Overfishing, illegal fishing and the collapse of the Atlantic
Tuesday, February 11, 2020, 03:20 (GMT + 9)
The states that support the furtive fleet and the three subsidies that make it artificially viable.
Ninety-seven per cent of the global fishing effort is carried out by developed countries, and 86 % falls into the hands of only five countries: China, Taiwan, Japan, South Korea, and Spain, according to an investigation published in Science Advances.
Four of these five countries make up the poaching fleet based on the edge of Argentina's 200 mile. They also do it on mile 200 of Brazil and Uruguay, to a lesser extent, but with the same effects; these two states have not yet perceived it - if they actually want to perceive it.
Peru and Colombia have perceived it, Ecuador is an accomplice like Uruguay, and thus is how the countries in our region manage the issue. To describe them in a simple classification:
Accomplices that support poaching fleets with a history of IUU fishing (Illegal, Unreported and Unregulated) and slavery on board: Uruguay, Ecuador, Peru.
IUU fishing victims: Argentina, Brazil, Chile, Colombia, Ecuador, Peru, Uruguay.
Some states have not demonstrated sufficient willingness to take care of their own resources, sovereignty or economy. It is difficult for them to do so for the interests of the rest of the South American countries or the marine environment in international waters, unless there is sufficient public pressure and knowledge of the subject.
Let us return to the four highly developed countries from the Northern Hemisphere that plunder the seas, especially those around South America: China, Taiwan, South Korea and Spain - sponsored by the European Union.
The fleets of these countries are subsidized by their flag states and enslaved crews. The lowest operation cost is partly paid by the taxpayers of that country, and also by the health and death of thousands of people in countries in desperate social situation that suffer exploitation on board.
The third subsidy: the incentive to commit crime
But there is also a third incentive to these fleets, which is not taken into account. This incentive is "administrative" or related to the "lack of control", by which the flag states encourage overfishing and IUU fishing, not controlling where or how they fish, forcing them to operate for a minimum period of days a year to be able to access the subsidy, sending fishing “permits” by email to the ship's captain, for unlimited quantities of species whose status has not even been studied, not controlling the living conditions on board, labor contracts, etc, etc, etc. .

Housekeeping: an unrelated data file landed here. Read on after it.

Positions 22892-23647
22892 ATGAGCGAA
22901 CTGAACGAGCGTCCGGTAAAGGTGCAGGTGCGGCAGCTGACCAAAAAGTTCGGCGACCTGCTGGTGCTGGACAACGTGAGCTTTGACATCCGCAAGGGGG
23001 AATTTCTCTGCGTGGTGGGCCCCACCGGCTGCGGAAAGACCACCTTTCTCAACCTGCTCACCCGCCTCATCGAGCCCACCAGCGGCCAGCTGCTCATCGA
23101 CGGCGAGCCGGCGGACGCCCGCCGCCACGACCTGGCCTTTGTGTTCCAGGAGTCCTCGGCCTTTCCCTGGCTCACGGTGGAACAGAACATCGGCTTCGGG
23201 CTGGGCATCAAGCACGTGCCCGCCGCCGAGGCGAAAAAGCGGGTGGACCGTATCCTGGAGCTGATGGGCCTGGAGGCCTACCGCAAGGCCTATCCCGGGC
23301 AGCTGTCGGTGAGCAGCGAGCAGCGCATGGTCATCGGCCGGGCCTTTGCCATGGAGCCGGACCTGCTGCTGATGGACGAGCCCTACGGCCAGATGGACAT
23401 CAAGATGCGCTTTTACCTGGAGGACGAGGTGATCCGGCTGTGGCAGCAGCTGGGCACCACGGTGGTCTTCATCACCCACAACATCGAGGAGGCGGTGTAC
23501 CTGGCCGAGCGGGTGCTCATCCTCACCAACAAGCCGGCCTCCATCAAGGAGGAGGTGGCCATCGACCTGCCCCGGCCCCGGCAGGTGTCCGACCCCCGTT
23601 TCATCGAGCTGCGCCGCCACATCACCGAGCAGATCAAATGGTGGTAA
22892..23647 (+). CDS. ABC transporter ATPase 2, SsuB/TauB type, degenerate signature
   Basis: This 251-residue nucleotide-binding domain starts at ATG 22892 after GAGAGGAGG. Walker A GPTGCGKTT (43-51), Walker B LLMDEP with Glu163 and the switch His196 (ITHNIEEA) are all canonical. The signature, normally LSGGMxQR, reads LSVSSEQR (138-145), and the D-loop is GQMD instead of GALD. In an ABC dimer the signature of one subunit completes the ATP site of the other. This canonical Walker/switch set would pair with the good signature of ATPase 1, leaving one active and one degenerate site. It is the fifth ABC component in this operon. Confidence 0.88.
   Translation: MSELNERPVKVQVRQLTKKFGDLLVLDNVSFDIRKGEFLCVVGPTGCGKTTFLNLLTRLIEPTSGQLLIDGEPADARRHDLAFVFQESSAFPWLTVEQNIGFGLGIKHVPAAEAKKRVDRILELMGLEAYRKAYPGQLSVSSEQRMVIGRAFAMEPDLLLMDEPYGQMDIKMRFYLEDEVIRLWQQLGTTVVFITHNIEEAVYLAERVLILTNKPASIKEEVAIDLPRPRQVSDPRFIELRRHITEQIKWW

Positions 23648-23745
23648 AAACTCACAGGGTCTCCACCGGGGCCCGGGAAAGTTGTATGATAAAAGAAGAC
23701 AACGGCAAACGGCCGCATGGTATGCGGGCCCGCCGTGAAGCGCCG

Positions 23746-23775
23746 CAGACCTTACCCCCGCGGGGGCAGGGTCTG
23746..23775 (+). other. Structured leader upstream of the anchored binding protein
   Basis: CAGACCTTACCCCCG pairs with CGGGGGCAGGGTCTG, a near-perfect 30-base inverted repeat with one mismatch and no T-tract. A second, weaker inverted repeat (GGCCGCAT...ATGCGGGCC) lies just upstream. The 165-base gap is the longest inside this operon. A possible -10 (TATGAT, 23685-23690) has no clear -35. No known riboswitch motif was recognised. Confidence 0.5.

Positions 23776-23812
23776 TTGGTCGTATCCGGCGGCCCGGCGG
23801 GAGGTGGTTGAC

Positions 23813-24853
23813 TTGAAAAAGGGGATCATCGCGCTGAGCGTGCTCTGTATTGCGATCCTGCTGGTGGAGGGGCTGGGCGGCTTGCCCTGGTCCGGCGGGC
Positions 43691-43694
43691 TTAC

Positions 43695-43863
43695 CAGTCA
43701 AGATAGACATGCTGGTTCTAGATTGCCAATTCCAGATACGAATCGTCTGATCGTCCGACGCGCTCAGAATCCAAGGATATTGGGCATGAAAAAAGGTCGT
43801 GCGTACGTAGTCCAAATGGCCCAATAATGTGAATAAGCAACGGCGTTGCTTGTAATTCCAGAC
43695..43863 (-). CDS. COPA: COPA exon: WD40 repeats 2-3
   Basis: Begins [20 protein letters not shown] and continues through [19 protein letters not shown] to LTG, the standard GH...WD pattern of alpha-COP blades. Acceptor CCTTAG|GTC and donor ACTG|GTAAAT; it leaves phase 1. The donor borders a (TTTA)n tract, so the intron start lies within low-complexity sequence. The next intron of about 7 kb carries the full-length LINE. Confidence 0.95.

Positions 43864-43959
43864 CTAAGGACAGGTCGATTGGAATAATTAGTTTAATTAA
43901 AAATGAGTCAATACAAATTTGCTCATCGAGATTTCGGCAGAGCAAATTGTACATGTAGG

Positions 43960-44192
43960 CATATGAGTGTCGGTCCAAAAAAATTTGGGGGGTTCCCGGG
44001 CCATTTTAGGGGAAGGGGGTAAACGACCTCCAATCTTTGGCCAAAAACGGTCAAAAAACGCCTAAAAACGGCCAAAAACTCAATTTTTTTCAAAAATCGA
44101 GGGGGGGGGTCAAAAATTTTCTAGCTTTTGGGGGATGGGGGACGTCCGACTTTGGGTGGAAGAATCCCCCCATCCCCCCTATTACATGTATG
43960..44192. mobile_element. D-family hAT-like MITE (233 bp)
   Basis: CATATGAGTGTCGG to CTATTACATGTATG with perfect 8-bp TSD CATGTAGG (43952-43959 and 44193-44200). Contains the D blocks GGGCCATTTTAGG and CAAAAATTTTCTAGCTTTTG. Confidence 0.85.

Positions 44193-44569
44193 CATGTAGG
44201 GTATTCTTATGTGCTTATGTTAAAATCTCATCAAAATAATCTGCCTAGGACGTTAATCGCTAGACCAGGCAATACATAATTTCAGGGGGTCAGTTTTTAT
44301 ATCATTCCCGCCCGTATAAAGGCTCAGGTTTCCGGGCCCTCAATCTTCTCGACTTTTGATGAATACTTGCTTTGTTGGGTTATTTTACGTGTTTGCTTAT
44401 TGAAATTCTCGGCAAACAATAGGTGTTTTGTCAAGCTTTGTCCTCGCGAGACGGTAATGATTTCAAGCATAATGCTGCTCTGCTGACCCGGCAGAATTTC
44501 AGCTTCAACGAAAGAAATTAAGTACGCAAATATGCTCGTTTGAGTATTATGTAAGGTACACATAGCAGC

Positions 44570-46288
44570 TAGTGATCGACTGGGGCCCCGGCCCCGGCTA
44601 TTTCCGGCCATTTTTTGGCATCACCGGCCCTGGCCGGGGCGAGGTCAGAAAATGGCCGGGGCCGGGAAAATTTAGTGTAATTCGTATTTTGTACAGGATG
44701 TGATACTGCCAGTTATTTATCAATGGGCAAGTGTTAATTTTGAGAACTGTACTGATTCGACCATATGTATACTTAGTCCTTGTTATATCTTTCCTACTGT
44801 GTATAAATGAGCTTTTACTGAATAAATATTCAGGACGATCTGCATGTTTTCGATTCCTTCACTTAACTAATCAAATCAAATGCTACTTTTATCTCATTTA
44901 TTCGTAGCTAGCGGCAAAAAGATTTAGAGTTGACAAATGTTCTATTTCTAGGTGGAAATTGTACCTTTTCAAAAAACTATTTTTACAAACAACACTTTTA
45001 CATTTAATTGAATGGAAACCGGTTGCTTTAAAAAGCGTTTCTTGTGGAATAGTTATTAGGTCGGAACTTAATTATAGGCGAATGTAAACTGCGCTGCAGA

This third incentive could also be called the “incentive to commit crimes”, since it encourages their fleets to prey, enslave and violate the sovereignty of third countries, without receiving any penalty or restriction.
Playa de Pesmar Uno, caught for illegal fishing by the Argentine Naval Prefecture (Photo: Revista Puerto)
For the European Union / Spain it is not contemplated that environmental destruction and illegal fishing is a crime. Each of their ships with a long history of sanctions for falsifying capture, conducting IUU fishing, among other illegal activities, continue to operate as if nothing had happened and are rewarded with new fishing permits, illegal and destructive. Just analyze the case of Playa de Pesmar Uno, caught for illegal fishing by the Argentine Naval Prefecture in 2018 and its long previous record.
In the case of the Chinese, Taiwanese and Koreans, slavery is not a crime and their ships are repeat offenders in unloading crew members killed in Montevideo due to the living conditions on board, which we should call “conditions of death on board”.
Despite being obvious that these fleets could not operate financially and environmentally sustainably without these subsidies, this fact is demonstrated even mathematically, in a Science Advances report.
The fishing policy of these nations is simple and explicit: to prey on the oceans in a race to take the last fish.
It is difficult for anyone outside the fishing sector to understand that illegal and destructive industrial fishing in developed countries in Africa and South America is subsidized.
Unloaded in Montevideo of deceased crew member. Figure one per month in the official statistics.) Photo: Milko Schvartzman
Part of the solution
A fundamental tool to end IUU and destructive fishing in the South Atlantic is the global prohibition of subsidies.
This prohibition is part of SDG 14, a commitment made by 193 heads of state, ratified at the 2015 UN Summit, which literally sets the deadline for the cessation of subsidies by 2020, and its implementation through the WTO.
The deadline has expired, if you consider that it should have entered into force this year.
The next WTO summit will be in June 2020 in Kazakhstan. It is necessary that the states of the region maintain a solid stance to end subsidies for illegal and destructive fishing, not only to prevent the collapse of high seas fisheries and protect regional coastal economies, but also for the consequent collapse of marine ecosystems and their even more devastating effects on the planet.
Author: Milko Schvartzman - Marine Conservation Specialist. Circle of Environmental Policies / Revista Puerto